Arrived safely in Lima after a long, long flight: Melbourne – Sydney – Santiago – Lima. There was a seven hour stop-over in Santiago so bought a one day’s subscription to an ‘executive’ lounge and crashed in comfort.
Lima was a surprise; seemingly endless fast food chains lined the road from the airport to town. All the usual chains plus a local one called NORKY’S. Presumable only sells breast meat. The other surprise was the large number of casinos. Who goes there? The city itself appeared a little grubby but there were large numbers of cleaners working the streets, cleaning buildings, even polishing lamp-posts. Part of it’s problem is that it doesn’t rain in Lima. Quite odd.
After a couple of nights in Lima, headed to Puerto Maldonaldo, in the Amazon jungle. A bus, a boat, a walk and another boat got us to a lodge on an ‘ox-bow’ lake. Did all the normal jungle things: watched monkeys, macaws, kingfishers, caymen (alligator-ish), strange bird called the ‘stinky bird’ which had a permanently surprised expression, went for walks in the forests where we saw various jungle nasties, tasted trees, dodged trails of leaf-cutter ants, you know, all the normal stuff in the jungle. And all done in a faint haze of insect repellant.
A little more on the tree tasting: The good end of the scale were the brazil nuts (ok, we were in Peru but they were called brazil nuts.), the bad end was the Quinoa (?) tree that is the source of quinine and an all round unpleasant taste. In between these two extremes was a tree of no particular merit other than it had a termite nest high on the trunk. Connecting this nest to the ground was a mud tunnel of two way termite traffic. Our guide pointed out that there was nothing in the jungle that was safe to eat except these termites and broke open the mud tunnel. “What anyone like to try them?” Quick as a flash, Margaret was over there licking the tree! I was the only other person to try one but I used a more cautious approach and used a wet finger to lift a termite off the tree. It tasted like nothing in particular, perhaps a little surprised if anything.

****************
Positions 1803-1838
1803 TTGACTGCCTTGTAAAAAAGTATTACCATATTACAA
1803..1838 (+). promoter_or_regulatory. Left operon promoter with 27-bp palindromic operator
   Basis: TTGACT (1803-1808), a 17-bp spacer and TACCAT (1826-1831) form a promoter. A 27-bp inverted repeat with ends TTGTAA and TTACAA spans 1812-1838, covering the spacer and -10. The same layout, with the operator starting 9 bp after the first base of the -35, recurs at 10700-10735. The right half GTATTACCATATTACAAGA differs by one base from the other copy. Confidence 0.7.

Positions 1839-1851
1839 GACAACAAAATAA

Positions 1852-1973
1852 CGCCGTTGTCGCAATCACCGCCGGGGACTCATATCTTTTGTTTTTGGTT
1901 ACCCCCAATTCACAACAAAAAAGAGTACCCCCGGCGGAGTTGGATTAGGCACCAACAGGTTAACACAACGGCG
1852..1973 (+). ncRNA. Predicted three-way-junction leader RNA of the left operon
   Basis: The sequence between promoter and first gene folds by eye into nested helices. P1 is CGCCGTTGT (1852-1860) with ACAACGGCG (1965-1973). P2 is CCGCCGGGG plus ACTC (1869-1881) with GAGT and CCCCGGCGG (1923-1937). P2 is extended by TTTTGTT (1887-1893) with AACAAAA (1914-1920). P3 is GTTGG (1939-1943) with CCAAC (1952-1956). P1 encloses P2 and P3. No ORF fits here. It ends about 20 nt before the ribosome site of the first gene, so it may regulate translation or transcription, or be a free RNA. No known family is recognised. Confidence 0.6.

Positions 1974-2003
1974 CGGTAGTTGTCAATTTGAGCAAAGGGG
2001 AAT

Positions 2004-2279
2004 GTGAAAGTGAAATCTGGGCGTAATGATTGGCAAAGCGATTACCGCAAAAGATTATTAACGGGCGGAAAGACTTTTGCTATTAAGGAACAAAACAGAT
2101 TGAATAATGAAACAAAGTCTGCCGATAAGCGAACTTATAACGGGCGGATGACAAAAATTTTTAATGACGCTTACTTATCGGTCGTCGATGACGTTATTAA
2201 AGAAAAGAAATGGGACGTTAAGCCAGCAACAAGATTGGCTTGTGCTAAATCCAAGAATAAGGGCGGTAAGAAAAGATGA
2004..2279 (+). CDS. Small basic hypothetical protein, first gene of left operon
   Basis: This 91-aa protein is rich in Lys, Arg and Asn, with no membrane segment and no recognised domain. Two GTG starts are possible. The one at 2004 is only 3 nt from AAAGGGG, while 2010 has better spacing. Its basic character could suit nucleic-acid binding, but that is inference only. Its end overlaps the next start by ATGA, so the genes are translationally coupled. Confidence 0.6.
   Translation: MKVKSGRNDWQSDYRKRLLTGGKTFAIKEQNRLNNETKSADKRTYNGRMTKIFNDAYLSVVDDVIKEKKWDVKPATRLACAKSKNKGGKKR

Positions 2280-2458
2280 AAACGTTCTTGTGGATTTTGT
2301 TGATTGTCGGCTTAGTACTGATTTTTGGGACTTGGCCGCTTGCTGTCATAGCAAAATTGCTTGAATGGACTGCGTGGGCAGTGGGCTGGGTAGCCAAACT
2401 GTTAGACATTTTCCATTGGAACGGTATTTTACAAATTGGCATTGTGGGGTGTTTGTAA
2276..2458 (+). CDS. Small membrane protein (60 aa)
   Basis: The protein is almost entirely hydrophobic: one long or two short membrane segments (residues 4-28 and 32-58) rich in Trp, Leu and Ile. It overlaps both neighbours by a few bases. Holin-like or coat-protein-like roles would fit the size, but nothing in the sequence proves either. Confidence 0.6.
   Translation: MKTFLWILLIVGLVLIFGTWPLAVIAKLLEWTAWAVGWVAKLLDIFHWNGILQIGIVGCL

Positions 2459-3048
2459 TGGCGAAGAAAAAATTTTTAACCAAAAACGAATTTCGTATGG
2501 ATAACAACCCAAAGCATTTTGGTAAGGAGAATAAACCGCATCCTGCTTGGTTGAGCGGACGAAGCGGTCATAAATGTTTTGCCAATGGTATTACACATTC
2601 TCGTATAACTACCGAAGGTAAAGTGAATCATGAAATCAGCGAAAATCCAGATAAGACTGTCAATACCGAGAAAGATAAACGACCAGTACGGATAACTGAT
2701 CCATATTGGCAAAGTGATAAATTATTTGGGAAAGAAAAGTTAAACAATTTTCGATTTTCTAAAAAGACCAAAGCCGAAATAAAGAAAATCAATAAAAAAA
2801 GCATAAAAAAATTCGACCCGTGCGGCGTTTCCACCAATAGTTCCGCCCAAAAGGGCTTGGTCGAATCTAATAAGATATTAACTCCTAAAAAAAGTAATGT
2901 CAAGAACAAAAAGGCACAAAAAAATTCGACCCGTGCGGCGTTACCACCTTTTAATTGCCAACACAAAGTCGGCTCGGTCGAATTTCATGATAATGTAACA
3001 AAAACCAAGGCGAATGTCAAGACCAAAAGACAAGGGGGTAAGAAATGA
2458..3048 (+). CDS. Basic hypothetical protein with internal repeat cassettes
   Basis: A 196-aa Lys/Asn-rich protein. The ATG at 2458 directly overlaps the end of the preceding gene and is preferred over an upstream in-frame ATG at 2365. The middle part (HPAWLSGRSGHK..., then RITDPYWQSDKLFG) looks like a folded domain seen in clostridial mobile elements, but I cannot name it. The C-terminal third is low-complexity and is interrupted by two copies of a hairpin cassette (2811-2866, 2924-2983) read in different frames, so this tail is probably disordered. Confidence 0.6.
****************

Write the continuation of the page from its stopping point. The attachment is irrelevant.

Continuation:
On the LAN flights within Peru our seat cushion was deemed to be our life vest.: “Use bottom cushion for flotation” was the instruction on the back of the seat in front of me. They may have well have advise me to put my head between my knees and kiss my bottom good-bye, cushion or no. The Andes are no place for flotation vests anyway.
Mind you the flights into Cusco were a little lumpy. There are no afternoon flights because of the unpredictable winds; if the morning flights are anything to go by, that is a wise move.
Cusco is tourist central for Peru. Which means it is a hive of local activity with people on the streets wanting to sell all sorts of things from chewing gum to paintings to hats to massages. There are also quite impressive Inca ruins in the area, despite the best efforts of the Spanish. Actually it is quite surreal at times; Cusco today was built on Cusco then, so many buildings have Inca walls as their ground floor walls.
The altitude here is about 3400m (abt 10,000ft; that makes it 3000ft higher than Australia) so altitude sickness is a real issue. Most of us felt headachy on the first day. A local drink, coca tea, is supposed to easy the symptoms. Not entirely convinced but the devilment of drinking something made from coca leaves outweighs the doubts about yet another herbal wonder tea.